Essential Movies Made by Female Filmmakers
Although female filmmakers are still underrated, women have created some of this century's finest work in cinema. With recent classics leading in the new generation like Sofia Coppola's Lost in Translation and Amy Heckerling's Clueless, Julie Dash made Daughters of the Dust in 1991 while Agnès Varda broke ground in the 1960s in the development of the French New Wave. As more women begin to take inspiration and motivation from these leading filmmakers, catch up on some essential cinema with this list of the most recommended movies on Passerbuys.
Lady Bird (2017) Dir. by Greta Gerwig
recommended by Nicole Najafi, Melissa Flashman, Gia Salvaggio, Zan Goodman, Katie Garcia, Angie Venezia, Susan Alexandra, and Kalen Kaminski
Featured as one of The Passerbuys Best Movies of 2017, Lady Bird is a coming of age film that follows a turbulent yet loving mother-daughter relationship. Just like her mother, the protagonist of Lady Bird maintains a opinionated and strongly-willed disposition in hopes of getting out of her hometown of Sacramento for college.
Watch Lady Bird
Lost in Translation (2003) Dir. by Sofia Coppola
Recommended by Jill Lindsey, Kristi Garced, Holly Mitchell, Nicole Najafi, kalen Kaminski and Eloise Bosredon
Nominated for four Academy Awards and winning for Best Original Screenplay in 2003, Sofia Coppola tells the story of conflicted newlywed, Charlotte (Scarlett Johansson), when she meets lonely, aging movie star named Bob Harris (Bill Murray) as they navigate the streets and life of Tokyo.
Watch Lost in Translation
Clueless (1995) Dir. by Amy Heckerling
recommended by Marjon Carlos, Naiylah Warren, Zan Goodman, Monique Lalane, and Verena Michelitsch
An instant classic, this coming of age story has become the definitive 90s high school film. Not just known for its memorable costumes, Heckerling gifts us with one of the most lovable characters in cinema, Cher Horowitz played by Alicia Silverstone, loosely based on Jane Austen's Emma.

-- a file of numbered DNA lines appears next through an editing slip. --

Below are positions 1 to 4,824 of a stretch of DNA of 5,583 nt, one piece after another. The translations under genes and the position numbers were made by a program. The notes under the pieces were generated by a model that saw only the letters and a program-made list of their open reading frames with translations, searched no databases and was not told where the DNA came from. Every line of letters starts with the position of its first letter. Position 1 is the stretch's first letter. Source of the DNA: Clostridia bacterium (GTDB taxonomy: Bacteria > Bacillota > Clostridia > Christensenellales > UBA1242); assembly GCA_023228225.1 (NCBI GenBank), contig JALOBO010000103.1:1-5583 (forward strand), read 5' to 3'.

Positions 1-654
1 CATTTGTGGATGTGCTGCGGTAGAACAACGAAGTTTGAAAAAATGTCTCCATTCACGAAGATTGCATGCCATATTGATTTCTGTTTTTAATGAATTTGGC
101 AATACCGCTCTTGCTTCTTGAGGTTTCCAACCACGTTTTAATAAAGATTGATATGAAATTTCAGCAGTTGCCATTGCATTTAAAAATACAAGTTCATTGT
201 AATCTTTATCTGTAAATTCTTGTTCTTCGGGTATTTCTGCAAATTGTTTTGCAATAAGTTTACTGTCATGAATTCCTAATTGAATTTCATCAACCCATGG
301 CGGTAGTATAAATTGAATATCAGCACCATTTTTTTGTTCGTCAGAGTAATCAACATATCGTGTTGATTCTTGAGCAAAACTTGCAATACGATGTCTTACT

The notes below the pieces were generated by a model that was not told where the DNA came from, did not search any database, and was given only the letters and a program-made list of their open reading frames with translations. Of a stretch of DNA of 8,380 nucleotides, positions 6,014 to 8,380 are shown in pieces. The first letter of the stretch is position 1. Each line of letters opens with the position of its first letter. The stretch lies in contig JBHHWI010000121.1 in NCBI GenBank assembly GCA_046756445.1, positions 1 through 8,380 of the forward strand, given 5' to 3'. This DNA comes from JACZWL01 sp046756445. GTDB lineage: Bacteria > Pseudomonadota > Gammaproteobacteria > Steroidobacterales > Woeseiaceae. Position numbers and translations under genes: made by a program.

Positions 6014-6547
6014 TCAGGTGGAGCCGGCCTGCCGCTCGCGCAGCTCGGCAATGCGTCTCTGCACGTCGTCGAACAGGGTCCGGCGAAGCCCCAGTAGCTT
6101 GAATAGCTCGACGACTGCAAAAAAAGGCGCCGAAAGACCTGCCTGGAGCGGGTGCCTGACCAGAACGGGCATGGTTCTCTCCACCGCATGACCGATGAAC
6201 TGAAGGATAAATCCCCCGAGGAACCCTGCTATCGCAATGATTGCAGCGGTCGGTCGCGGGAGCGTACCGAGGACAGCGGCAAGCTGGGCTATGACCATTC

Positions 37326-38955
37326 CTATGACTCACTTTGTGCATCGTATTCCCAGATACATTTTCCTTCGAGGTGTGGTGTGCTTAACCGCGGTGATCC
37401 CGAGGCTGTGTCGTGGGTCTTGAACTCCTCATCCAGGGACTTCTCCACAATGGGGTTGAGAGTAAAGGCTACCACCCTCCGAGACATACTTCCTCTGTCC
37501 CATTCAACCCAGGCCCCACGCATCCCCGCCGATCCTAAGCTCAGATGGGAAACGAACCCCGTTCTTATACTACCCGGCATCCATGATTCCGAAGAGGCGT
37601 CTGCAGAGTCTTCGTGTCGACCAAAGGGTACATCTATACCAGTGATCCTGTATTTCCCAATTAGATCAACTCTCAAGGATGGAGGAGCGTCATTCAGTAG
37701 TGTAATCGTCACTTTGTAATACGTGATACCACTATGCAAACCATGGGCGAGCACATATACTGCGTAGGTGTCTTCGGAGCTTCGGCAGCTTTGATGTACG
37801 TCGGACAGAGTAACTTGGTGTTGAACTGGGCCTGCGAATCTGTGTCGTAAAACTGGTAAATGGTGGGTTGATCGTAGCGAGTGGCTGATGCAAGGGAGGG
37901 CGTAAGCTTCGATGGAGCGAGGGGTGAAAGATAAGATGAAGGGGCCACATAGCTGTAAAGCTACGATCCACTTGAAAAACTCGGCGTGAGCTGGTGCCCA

The Virgin Suicides (1999) Dir. by Sofia Coppola
recommended by beth garrabrant, nada alic, Jasmyn Story, and Elle McKenzie
Written and directed by Sofia Coppola and based on the novel by Jeffrey Eugenides, this film follows five teenage sisters living in the suburbs during the 1970s, filled with the aesthetic and dreamy subtle hues that have been a signature of Coppola's films.
Watch The Virgin Suicides
La Pointe Courte (1955) Dir. by Agnès Varda
recommended by melanie coles, Mimi Packer, Beverly Nguyen, nicole steriovski and Susan Alexandra
The debut film of legendary filmmaker Agnès Varda, this film was one of the forerunners of the French New Wave movement of the 1950s and 60s. It follows a marriage on the rocks as the couple (played by Silvia Monfort and Philippe Noiret) struggles to fix their relationship in the French seaside village of La Pointe Courte.
Watch La Pointe Courte
La Ciénaga (2001) Dir. by Lucrecia Martel
recommended by Emma Ramos, susan alexandra & Julia Corsaro
Written and directed by Argentine filmmaker Lucrecia Martel, this movie is the story of two women's families in the provincial town of Salta, Argentina. With no concrete plotline, the film follows these families as they have summer vacation, which Martel has recalled as "memories of her own family."
Watch La Ciénaga
Daughters of the Dust (1991) Dir. by Julie Dash
recommended by Fatima Jones & Marjon Carlos